Devorah Ormonde, a partner in our private client department, takes a look at how digital assets can be problematic when it comes to making a Will.
When someone dies, the person responsible for dealing with their estate traditionally looks through their bank statements and other financial documentation to identify their assets to enable them to complete the necessary inheritance tax account and to distribute the estate to the beneficiaries. But in an increasingly digital age where many of us have online bank accounts and other financial assets with no paper trail, it can be difficult to ascertain the extent of the estate.
If, as is increasingly the case, many of our assets are only referenced via e-mail, how can a person dealing with the estate be certain that they have found all the assets if they don’t have the deceased person’s e-mail password, for example?
It is not just financial assets that exist in cyberspace. Photographs and all sorts of other valuable family data may be stored in a cloud, and if no one knows where to look these assets might be lost forever.
The Law Society has recommended the completion and maintenance of a Personal Assets Log, including digital assets, and consideration of how to ensure that those dealing with the estate will be able to access those assets. For conscientious advisors when drafting someone’s Will this is now standard practice. But the question remains as to how that information is stored and passed on after the person’s death.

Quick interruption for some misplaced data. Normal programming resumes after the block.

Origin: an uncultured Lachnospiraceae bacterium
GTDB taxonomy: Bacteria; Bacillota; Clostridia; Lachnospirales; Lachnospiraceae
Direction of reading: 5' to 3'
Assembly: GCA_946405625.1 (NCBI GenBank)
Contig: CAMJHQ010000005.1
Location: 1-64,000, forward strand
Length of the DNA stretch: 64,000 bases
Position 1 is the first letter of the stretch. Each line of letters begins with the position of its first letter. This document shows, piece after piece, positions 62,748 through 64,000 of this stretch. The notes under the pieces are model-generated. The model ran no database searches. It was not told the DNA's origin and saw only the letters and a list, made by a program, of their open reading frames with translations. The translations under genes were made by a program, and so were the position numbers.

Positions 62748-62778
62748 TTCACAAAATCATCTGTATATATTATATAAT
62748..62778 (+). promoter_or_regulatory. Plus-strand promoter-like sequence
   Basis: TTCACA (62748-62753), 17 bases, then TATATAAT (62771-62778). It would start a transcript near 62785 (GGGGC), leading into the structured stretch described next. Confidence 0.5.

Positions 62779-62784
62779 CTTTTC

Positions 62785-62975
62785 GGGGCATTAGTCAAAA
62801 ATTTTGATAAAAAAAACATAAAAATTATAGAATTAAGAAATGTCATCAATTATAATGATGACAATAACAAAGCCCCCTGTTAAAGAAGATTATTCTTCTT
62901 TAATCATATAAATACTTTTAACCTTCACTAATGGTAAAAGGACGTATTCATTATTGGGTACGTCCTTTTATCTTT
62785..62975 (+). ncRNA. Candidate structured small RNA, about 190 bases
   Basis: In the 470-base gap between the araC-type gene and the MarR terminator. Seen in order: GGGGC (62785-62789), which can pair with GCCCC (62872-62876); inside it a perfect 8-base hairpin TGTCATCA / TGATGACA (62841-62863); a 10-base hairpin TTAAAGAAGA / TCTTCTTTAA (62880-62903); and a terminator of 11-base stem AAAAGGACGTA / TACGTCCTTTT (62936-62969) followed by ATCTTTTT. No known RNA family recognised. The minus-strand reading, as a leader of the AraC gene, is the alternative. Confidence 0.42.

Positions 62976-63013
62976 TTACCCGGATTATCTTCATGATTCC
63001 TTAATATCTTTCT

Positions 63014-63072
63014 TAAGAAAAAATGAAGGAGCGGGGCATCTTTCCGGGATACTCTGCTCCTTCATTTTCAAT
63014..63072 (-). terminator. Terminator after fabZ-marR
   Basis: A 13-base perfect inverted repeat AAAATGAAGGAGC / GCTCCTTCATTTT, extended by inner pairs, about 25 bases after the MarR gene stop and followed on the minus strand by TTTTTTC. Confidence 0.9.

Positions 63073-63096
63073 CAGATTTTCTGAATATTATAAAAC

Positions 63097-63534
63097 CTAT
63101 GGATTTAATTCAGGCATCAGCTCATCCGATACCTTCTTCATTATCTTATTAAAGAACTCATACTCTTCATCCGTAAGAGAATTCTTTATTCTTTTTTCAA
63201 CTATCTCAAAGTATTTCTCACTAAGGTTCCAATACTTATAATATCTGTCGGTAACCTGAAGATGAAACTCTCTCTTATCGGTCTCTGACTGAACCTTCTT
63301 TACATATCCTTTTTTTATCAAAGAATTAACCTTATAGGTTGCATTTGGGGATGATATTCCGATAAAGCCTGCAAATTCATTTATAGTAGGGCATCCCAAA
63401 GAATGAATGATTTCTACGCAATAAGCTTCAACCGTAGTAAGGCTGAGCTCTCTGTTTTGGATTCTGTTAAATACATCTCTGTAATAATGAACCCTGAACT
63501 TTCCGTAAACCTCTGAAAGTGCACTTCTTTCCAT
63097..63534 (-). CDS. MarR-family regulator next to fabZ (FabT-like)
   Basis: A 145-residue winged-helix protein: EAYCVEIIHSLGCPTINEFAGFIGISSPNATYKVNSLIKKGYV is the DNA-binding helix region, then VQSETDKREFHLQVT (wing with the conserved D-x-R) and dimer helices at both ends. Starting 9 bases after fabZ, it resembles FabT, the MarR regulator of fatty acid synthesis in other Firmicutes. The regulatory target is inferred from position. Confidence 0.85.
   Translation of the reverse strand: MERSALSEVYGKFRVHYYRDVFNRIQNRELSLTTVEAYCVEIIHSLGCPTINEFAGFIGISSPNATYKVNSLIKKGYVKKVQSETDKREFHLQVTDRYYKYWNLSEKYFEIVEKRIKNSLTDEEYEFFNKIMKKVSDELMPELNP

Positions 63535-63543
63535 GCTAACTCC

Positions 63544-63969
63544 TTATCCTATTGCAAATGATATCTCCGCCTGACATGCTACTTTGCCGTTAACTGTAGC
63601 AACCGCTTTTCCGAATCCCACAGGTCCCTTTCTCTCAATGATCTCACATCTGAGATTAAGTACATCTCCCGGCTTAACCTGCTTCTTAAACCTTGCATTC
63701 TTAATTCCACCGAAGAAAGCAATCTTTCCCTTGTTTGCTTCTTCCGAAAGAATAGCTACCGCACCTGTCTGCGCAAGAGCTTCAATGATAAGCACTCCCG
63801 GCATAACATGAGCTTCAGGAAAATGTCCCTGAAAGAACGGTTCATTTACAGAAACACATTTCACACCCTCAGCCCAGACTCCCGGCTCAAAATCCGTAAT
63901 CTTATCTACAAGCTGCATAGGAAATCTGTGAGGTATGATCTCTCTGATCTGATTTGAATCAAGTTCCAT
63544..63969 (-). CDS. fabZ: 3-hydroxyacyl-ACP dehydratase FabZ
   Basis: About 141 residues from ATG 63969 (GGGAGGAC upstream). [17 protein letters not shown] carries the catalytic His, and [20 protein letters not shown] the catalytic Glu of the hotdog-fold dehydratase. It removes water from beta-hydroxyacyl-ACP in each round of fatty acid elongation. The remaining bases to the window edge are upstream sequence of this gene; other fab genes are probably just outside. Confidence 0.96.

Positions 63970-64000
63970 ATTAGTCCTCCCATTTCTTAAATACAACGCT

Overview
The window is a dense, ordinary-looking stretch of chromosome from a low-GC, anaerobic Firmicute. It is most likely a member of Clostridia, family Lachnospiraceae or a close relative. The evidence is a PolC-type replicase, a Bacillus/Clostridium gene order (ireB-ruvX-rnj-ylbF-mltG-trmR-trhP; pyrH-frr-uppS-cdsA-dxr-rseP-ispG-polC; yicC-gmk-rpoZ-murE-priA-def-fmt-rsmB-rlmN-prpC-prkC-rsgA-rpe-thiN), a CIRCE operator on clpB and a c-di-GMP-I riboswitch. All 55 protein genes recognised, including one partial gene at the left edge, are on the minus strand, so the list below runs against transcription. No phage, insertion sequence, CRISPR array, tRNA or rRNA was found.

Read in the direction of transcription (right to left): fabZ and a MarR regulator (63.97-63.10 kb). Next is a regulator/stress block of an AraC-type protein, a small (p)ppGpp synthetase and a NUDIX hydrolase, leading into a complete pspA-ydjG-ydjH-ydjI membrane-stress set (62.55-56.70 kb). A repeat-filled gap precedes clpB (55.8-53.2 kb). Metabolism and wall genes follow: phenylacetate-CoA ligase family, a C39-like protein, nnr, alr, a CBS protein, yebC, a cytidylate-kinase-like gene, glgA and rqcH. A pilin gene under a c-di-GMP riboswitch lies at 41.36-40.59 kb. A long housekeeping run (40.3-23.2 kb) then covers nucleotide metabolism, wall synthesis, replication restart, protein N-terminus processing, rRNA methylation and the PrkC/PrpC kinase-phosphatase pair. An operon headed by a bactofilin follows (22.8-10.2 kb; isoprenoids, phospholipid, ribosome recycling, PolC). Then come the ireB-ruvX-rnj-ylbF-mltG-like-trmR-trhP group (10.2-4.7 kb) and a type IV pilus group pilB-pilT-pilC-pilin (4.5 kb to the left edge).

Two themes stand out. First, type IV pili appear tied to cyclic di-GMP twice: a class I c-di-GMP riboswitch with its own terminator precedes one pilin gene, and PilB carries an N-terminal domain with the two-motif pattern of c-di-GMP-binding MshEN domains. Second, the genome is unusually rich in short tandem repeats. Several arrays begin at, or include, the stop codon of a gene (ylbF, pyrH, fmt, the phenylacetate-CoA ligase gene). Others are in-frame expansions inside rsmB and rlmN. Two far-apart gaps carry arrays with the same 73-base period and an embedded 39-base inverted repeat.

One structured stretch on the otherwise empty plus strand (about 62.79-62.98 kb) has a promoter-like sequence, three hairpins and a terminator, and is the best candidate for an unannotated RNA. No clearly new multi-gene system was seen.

One possibility is to leave a sealed document to be stored with your Will, possibly at your Solicitor’s office. The downside of that is that should you be required at any time to change an important password you would have to remember to update the information in your sealed envelope.
Alternatively there are specifically tailored websites that offer a solution to some of these problems: asset lists can be created online, passwords and PINs can be recorded and updated where necessary, and online guidance can be provided after someone’s death. Such sites are not without their own inherent dangers, however. Even discounting the dangers posed by hackers, there is no guarantee that information stored online account will be up to date, particularly if an individual has suffered a period of mental decline before their death.
It is important to remember that even if passwords to online accounts are available, the accounts of a deceased person should never be managed online. Anyone attempting to make transactions using the account of a person who has died would fall foul of the Computer Misuse Act 1990. The asset holders would need to be notified of the death and their usual procedures should be followed to close or transfer assets.
Although there is no simple or one-size-fits-all solution to the question of how to identify online assets and data, this is something which anyone using online facilities needs to consider when making a Will.